It's Mobile Madness Time!

Category: Mobile

The holiday shopping season is in full swing and cellular carriers are taking full swings at each other, hoping to knock customers loose from the competition. Sprint, T-Mobile, Verizon and AT&T are all duking it out in the mobile phone arena. The deals (bribes?) being offered to tempt people into switching mobile carriers can amount to hundreds of dollars per account if you switch. Here is a round-up of who is offering what…

Should You Switch Mobile Carriers?

T-mobile is targeting specific rivals one at a time, with short-term deals throughout December. They're offering up to $650 per line to everyone who switches from any other carrier to defray early-termination fees, or buy out the balance of service plans. You'll also get free overnight shipping on phones purchased from now through December 22nd.

Through December 13, T-mobile is also offering $200 off the price of a 128 GB iPhone 6S to AT&T customers who switch to T-mobile. The $200 comes in the form of a bill credit, and brings the price of the phone down to $649.99; that’s what T-mobile charges other customers for a 16 GB iPhone 6S. AT&T switchers can also get up to $125 off on accessories such as the Apple Watch, Beats headphones, and Bluetooth speakers from JBL and UE Boom.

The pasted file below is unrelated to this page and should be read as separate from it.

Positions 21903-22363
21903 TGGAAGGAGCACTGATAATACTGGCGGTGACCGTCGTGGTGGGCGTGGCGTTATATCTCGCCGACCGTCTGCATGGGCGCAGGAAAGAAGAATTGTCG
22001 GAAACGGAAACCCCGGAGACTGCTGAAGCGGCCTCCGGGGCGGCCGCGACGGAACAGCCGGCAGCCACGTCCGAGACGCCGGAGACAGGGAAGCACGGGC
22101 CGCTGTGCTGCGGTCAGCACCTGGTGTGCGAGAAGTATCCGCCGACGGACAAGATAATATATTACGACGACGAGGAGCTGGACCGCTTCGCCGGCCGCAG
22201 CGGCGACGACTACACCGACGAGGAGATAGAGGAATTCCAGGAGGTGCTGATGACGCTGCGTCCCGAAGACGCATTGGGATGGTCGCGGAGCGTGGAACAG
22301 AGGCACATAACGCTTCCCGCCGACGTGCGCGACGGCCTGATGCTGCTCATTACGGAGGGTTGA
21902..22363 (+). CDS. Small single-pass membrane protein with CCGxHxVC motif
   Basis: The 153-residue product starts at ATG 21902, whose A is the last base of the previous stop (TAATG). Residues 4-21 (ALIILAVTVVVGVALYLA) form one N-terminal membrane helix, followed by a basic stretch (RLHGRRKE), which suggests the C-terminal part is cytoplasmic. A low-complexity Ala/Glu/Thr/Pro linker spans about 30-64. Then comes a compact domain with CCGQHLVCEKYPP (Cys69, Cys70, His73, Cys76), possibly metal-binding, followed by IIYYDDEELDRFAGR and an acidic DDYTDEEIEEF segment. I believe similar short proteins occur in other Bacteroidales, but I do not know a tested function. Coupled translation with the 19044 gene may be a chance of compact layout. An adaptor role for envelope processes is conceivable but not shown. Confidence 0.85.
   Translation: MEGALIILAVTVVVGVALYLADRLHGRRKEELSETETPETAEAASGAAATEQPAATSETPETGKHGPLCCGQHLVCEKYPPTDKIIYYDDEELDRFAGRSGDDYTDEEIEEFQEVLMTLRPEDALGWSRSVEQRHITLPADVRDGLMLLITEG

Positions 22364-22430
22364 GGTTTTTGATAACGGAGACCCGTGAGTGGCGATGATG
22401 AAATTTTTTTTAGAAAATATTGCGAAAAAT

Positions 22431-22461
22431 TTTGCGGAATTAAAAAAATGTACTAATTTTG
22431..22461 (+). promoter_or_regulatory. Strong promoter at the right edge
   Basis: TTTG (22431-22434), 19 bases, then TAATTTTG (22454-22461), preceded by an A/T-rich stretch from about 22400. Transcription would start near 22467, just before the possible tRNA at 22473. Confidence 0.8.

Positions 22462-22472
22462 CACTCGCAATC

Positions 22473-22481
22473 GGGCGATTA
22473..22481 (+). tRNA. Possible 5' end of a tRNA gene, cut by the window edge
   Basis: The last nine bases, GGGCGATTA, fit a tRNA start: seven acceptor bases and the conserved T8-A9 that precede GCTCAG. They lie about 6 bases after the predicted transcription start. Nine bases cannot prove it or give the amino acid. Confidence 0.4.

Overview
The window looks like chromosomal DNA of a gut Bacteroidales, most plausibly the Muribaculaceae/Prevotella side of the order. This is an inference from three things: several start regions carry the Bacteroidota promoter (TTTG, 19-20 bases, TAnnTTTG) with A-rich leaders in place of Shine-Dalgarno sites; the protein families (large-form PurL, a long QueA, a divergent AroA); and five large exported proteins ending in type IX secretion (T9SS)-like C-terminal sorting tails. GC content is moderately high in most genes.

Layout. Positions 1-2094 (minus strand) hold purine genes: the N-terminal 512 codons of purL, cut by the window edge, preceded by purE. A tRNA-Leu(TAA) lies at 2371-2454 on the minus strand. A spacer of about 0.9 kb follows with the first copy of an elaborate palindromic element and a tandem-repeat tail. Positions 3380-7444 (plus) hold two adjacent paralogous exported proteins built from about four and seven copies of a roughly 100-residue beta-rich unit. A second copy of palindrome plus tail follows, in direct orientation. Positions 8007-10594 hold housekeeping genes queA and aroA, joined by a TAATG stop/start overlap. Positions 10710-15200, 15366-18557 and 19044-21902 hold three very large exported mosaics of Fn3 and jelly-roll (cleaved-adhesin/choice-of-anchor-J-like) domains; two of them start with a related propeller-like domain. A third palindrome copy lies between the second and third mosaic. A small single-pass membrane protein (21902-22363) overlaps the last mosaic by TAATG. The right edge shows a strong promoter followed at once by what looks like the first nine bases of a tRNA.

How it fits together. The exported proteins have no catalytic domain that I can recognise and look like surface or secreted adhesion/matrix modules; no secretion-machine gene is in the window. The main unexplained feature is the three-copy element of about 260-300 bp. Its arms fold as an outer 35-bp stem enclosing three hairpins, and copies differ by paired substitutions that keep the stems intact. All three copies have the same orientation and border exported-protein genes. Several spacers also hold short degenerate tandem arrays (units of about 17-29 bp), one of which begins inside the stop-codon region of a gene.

Current T-mobile Simple Choice subscribers got a holiday gift on December 1: three months of unlimited LTE data. That’s an expansion of T-mobile’s Binge On streaming service that does not count video traffic from services like Netflix, Hulu, HBO NOW, Watch ESPN, or Sling against a subscriber’s data allowance. Unfortunately, this 3-month LTE gift is not available to new subscribers.